Ruined Moroccan fortress fit for the most lavish of bashes for sale for £5.3 million; it may be “spectacular” but it most certainly doesn’t have Wi-Fi
Billionaires like Morocco. The late Malcolm Forbes (1919 – 1990) lavished the equivalent of £4.1 million today ($5.1 million, €4.7 million or درهم18.7 million today) holding his 70th birthday at his property, Palais Mendoub, there in 1989. Guests – many of whom arrived by Concorde even – numbered Gianni Agnelli, Mario Buatta, Betsy Bloomingdale, King Constantine of Greece, Walter Cronkite, Diane von Furstenberg, Sir James Goldsmith, Calvin Klein, Dr Henry Kissinger, John and Patricia Kluge, Robert and Dr Betty Maxwell, Lucky Roosevelt, Elizabeth Taylor and Barbara Walters and boy did the food and drink flow. Of the fat bash, the New York Social Diary gushed: “It was a party festooning in ballyhoo, in glitter and glamour and illusion, comparable to Truman Capote’s Black and White Ball twenty-three years before in New York.”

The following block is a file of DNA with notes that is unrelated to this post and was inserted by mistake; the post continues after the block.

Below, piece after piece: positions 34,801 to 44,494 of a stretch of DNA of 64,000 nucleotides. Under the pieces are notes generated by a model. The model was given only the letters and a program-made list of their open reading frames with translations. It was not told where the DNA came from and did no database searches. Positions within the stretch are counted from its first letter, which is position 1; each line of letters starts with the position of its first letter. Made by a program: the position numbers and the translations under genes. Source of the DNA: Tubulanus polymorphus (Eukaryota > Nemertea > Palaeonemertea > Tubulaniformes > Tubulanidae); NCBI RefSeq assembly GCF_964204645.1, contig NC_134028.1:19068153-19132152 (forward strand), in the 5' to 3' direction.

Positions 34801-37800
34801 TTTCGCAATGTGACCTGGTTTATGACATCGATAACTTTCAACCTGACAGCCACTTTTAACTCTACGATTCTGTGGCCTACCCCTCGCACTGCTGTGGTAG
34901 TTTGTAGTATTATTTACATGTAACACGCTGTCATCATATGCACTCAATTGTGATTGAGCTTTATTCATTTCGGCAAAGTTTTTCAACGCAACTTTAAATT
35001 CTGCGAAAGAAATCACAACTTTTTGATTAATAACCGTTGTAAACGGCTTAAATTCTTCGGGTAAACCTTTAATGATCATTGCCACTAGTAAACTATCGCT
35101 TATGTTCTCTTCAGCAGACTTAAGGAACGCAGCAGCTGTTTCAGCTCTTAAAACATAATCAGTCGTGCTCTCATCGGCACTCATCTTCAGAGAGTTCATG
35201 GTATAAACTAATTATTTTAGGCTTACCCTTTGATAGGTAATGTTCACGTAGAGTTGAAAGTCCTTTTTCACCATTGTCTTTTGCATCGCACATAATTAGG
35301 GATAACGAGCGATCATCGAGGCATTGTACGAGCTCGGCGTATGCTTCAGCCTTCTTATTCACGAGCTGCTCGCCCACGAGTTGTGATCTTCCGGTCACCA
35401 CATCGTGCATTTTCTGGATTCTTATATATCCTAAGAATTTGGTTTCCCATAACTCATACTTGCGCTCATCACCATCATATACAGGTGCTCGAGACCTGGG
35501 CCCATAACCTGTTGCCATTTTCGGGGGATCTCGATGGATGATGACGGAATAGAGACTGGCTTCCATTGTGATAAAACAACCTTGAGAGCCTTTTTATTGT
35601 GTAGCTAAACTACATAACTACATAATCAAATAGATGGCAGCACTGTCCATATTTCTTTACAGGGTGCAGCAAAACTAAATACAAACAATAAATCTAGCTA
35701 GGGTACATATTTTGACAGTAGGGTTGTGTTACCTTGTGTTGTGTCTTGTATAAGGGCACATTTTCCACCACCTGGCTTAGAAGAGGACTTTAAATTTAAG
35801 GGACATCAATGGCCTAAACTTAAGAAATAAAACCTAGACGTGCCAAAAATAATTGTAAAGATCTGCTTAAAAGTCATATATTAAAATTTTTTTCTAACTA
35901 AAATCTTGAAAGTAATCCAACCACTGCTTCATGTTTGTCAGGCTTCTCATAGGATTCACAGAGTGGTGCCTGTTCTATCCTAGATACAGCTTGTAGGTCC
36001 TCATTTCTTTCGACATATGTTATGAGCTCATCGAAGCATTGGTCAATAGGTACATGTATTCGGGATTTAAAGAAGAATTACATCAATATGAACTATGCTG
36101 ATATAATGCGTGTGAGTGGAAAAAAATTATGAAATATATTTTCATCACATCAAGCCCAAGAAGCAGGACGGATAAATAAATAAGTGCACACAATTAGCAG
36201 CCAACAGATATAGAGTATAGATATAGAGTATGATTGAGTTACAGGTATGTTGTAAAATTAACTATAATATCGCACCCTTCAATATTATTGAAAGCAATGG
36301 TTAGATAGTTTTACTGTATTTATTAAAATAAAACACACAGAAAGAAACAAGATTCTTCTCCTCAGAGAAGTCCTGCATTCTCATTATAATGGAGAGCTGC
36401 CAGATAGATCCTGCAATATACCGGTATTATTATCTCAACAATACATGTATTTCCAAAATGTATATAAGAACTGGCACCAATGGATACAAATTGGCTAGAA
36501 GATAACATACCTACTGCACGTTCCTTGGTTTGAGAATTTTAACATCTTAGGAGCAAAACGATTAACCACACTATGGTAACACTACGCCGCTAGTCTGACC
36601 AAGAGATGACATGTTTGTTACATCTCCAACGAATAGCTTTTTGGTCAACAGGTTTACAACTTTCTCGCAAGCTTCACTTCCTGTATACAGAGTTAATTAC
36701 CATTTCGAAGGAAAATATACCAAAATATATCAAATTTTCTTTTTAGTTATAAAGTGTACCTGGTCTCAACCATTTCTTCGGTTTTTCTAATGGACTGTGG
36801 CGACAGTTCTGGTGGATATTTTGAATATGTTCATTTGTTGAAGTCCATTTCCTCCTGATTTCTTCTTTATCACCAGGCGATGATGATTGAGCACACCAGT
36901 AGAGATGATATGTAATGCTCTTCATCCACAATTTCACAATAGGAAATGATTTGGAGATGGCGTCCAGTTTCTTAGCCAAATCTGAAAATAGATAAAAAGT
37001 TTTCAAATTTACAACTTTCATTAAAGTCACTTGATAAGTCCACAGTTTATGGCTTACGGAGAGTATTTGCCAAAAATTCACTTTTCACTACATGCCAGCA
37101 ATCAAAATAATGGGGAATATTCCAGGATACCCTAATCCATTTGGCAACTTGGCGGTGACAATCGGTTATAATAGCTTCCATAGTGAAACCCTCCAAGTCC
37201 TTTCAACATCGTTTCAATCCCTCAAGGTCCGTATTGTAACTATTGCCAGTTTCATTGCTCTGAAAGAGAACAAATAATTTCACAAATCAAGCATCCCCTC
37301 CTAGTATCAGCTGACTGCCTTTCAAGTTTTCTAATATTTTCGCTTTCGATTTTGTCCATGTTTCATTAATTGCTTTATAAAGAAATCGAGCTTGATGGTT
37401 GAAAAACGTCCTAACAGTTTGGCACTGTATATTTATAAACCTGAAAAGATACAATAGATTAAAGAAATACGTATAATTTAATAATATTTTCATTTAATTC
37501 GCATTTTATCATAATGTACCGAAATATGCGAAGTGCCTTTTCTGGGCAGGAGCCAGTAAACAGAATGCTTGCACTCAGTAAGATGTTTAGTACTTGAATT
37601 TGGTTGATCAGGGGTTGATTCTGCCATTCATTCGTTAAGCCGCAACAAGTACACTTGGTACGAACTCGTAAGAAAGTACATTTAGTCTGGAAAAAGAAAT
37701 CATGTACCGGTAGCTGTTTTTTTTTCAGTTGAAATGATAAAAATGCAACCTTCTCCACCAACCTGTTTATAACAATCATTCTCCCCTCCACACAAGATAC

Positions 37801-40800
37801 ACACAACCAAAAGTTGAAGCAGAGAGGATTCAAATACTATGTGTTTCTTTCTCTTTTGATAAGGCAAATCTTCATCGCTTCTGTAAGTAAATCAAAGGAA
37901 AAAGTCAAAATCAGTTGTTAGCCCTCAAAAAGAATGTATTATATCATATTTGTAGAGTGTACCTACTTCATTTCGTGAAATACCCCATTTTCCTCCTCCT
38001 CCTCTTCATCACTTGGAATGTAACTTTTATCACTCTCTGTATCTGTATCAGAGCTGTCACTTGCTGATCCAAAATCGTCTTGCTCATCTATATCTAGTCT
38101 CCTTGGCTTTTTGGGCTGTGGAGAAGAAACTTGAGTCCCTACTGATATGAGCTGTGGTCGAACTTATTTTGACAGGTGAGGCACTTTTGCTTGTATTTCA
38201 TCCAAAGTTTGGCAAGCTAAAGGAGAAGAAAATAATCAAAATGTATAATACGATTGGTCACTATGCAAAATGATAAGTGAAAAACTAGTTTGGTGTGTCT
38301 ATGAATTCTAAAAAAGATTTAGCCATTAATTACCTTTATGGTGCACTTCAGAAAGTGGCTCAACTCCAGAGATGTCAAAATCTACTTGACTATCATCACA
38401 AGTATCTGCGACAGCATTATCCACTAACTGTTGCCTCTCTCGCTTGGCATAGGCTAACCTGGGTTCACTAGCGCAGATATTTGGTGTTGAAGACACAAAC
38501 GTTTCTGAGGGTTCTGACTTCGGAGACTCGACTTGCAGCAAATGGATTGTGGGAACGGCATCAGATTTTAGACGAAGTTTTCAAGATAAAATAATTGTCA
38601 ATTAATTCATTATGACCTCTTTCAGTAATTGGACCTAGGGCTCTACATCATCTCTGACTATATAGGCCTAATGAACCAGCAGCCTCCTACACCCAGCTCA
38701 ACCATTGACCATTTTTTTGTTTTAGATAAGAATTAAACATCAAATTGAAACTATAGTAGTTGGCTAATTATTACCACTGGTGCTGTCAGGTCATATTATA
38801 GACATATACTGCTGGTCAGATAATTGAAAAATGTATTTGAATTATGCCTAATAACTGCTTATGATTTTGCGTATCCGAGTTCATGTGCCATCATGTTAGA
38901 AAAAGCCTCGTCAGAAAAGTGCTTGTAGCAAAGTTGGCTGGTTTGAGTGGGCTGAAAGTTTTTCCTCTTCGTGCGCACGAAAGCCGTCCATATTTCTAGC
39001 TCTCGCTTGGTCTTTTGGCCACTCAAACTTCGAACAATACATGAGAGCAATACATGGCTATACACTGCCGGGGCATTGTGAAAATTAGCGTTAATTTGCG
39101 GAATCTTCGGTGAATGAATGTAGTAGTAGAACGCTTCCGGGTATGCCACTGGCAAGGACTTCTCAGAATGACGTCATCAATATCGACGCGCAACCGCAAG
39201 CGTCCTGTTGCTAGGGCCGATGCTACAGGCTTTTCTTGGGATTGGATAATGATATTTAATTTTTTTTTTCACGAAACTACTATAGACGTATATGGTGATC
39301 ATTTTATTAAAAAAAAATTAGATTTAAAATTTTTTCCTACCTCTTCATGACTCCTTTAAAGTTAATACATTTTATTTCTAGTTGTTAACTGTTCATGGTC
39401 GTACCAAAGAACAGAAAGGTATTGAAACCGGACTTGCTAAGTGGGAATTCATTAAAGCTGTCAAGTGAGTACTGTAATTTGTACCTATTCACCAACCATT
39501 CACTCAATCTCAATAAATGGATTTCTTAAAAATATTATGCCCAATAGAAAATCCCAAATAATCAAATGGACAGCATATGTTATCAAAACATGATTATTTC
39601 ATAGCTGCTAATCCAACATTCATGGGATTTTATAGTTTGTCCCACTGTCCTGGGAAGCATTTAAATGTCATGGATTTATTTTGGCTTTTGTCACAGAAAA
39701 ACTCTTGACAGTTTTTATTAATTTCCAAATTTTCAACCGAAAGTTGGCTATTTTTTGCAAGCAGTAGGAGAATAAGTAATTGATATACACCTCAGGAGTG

Now, someone looking to throw an equivalently extravagant party once lockdown is over (and once they’ve lavished a small fortune renovating it) in Morocco, could acquire a 32,292 square foot space in what agents Kensington Properties call a “high up… striking position overlooking the River Nfis.”
Going further of the £5.3 million ($6.5 million, €6 million or درهم23.8 million) fortress, they add of Kasbah Tagountaft: “[It] is considered one of the most memorable sites of historical significance in Morocco” and was “once the home of the powerful Caid of the Goundafa tribe who vied for control of the Atlas Mountains at the end of the 19th century.”
Whilst little else is described in the marketing material for this “absolutely stunning property, full of potential,” one thing’s for sure: Anyone with a requirement for working Wi-Fi when they arrive on site, need not apply.